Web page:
TENAC (DC Tenants Advocacy Coalition)
The Platform of Hope
Tzedek DC
University Legal Services
Washington Aids Partnership
Washington Lawyers’ Committee for Civil Rights and Urban Affairs
Washington Legal Clinic for the Homeless
We Are Family Senior Outreach Network 

cc:       Kevin Donahue, City Administrator
Jenny Reed, Director, Office of Budget and Performance Management
Laura Zeilinger, Director, Department of Human Services
Chairman Phil Mendelson
Councilmember Brianne Nadeau
Councilmember Brooke Pinto
Councilmember Mary Cheh
Councilmember Janeese Lewis George
Councilmember Kenyan McDuffie
Councilmember Charles Allen
Councilmember Vince Gray
Councilmember Trayon White
Councilmember Anita Bonds
Councilmember Christina Henderson
Councilmember Elissa Silverman
Councilmember Robert White

[1] District of Columbia, Emergency Rental Assistance Program Request for Reallocated Funds, submitted to the U.S. Department of the Treasury, November 2021.

[2] U.S. Department of the Treasury, ERA 1 Round 1 Reallocation, accessed January 2022.

[3] This figure uses the District’s ask of the federal government as the total need and subtracts resources that have been identified to meet this need since this request was made.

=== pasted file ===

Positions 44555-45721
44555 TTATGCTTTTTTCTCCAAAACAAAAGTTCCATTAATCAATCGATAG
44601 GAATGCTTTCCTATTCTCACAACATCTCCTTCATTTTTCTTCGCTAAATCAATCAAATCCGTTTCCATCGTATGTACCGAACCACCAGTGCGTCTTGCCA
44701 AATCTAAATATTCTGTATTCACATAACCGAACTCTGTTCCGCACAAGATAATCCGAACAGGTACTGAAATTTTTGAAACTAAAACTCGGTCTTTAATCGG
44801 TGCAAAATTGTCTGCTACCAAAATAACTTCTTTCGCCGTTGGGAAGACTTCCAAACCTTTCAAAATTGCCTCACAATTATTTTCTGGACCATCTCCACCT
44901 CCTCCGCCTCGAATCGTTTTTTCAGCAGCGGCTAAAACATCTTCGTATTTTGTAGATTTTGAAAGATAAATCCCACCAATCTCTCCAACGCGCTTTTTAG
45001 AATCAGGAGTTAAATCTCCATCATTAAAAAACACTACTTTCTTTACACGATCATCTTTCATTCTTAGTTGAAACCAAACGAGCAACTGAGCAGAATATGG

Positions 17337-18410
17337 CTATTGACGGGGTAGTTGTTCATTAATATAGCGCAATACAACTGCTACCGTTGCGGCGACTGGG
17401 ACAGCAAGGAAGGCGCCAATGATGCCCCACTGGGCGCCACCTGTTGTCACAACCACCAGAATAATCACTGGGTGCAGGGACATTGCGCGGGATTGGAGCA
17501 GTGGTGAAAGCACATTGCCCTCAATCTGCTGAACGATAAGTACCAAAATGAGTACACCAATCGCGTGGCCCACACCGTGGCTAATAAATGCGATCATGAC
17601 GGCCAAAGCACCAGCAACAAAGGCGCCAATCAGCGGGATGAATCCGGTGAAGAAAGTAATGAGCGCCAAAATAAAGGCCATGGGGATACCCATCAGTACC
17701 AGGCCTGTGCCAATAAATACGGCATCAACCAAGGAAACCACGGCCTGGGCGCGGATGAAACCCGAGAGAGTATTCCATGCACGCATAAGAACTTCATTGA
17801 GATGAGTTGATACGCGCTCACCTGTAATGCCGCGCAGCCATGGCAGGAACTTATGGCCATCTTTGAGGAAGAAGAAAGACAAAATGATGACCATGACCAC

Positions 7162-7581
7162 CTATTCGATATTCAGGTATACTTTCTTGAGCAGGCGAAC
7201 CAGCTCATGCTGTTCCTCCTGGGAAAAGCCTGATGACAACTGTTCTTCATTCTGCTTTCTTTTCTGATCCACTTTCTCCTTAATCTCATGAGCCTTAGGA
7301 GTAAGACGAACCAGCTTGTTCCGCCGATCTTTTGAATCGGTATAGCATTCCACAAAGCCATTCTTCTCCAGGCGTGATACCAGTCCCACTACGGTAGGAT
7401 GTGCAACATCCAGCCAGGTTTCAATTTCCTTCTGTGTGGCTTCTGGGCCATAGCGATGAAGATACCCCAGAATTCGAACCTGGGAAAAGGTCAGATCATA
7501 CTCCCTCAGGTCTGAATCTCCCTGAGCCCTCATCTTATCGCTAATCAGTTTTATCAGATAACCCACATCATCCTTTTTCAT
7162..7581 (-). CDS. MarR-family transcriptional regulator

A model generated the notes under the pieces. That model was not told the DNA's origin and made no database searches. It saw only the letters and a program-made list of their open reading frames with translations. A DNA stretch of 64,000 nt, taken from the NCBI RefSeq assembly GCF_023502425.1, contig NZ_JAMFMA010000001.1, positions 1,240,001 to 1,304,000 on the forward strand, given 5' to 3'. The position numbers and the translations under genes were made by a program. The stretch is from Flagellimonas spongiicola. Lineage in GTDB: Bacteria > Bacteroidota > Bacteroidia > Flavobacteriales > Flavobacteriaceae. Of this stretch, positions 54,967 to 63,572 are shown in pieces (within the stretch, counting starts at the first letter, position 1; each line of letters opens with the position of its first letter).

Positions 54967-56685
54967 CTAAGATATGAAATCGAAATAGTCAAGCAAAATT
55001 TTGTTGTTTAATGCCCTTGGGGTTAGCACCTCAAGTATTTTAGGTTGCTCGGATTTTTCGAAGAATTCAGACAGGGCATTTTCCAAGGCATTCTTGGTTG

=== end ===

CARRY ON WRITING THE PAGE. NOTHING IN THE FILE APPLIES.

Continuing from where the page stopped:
[4] U.S. Census Bureau, Week 4 Household Pulse Survey: December 29, 2021 through January 10, 2022, Housing Table 1b. Last Month’s Payment Status for Renter-Occupied Housing Units, by Select Characteristics: District of Columbia. Accessed January 20, 2022. (The Census Bureau paused collection of its survey data recently. (Data reliability for the District’s responses will increase as we average several weeks of new survey data overtime, so this data is preliminary.)

[5] Office of the Chief Financial Officer, December 2021 Revenues Estimates for FYs 2021-2025, December 30, 2021.

[6] The current financial plan refills the Fiscal Stabilization Reserve to $218 million by FY 2024. However, local rules require the reserve to be refilled with future surpluses. Given this is a locally-mandated reserve, DC policymakers should suspend this rule as part of the budget process given there is already revenue in the outyears of the financial plan to replenish this reserve. To learn more about policy changes that would enable DC policymakers to leverage these funds during recessions, see: Tazra Mitchell, “The COVID-19 Recession is DC’s Rainy Day, but Reserve Rules Limit its Response,” DC Fiscal Policy Institute, February 3, 2021.